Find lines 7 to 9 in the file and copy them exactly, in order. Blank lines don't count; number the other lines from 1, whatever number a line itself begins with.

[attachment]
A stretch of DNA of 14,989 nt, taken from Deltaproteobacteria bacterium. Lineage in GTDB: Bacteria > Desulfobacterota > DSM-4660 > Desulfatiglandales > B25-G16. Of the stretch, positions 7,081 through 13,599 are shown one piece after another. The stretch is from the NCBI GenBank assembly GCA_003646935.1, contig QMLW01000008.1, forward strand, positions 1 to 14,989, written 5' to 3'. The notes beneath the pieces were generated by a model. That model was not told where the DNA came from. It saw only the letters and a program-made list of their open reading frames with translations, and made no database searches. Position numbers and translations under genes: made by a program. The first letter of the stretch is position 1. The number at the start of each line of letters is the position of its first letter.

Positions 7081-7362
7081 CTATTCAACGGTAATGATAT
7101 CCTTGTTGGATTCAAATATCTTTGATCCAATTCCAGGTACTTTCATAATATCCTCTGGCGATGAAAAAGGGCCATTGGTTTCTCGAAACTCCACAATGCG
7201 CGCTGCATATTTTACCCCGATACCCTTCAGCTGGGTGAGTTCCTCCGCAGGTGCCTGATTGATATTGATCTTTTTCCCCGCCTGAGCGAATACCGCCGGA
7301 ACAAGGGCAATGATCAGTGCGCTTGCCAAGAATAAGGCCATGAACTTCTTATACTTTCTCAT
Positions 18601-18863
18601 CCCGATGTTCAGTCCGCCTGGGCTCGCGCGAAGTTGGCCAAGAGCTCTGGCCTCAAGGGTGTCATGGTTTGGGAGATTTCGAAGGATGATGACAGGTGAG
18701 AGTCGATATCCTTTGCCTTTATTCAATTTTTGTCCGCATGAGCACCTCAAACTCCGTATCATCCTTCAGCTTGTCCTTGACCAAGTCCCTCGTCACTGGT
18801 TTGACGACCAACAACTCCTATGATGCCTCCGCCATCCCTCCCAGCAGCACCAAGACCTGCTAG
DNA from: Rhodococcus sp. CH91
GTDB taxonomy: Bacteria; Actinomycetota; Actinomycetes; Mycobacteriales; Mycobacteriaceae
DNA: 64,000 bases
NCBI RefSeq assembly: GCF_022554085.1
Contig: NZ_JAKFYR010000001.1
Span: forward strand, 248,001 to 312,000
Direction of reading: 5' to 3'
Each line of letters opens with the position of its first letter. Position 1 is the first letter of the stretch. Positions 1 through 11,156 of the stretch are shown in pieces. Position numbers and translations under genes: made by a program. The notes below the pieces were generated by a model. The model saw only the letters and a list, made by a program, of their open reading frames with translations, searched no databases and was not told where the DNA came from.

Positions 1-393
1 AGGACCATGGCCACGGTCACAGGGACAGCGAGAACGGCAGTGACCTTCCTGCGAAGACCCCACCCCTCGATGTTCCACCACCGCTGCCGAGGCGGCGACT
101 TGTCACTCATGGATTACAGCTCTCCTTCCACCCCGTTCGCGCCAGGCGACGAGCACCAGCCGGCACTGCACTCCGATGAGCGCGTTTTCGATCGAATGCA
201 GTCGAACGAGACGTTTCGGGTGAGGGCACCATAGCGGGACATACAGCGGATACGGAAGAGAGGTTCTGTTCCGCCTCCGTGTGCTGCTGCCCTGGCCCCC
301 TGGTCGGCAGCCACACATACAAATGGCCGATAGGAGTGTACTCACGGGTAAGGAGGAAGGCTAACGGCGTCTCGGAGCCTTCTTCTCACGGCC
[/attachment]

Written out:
Positions 18601-18863
18601 CCCGATGTTCAGTCCGCCTGGGCTCGCGCGAAGTTGGCCAAGAGCTCTGGCCTCAAGGGTGTCATGGTTTGGGAGATTTCGAAGGATGATGACAGGTGAG
18701 AGTCGATATCCTTTGCCTTTATTCAATTTTTGTCCGCATGAGCACCTCAAACTCCGTATCATCCTTCAGCTTGTCCTTGACCAAGTCCCTCGTCACTGGT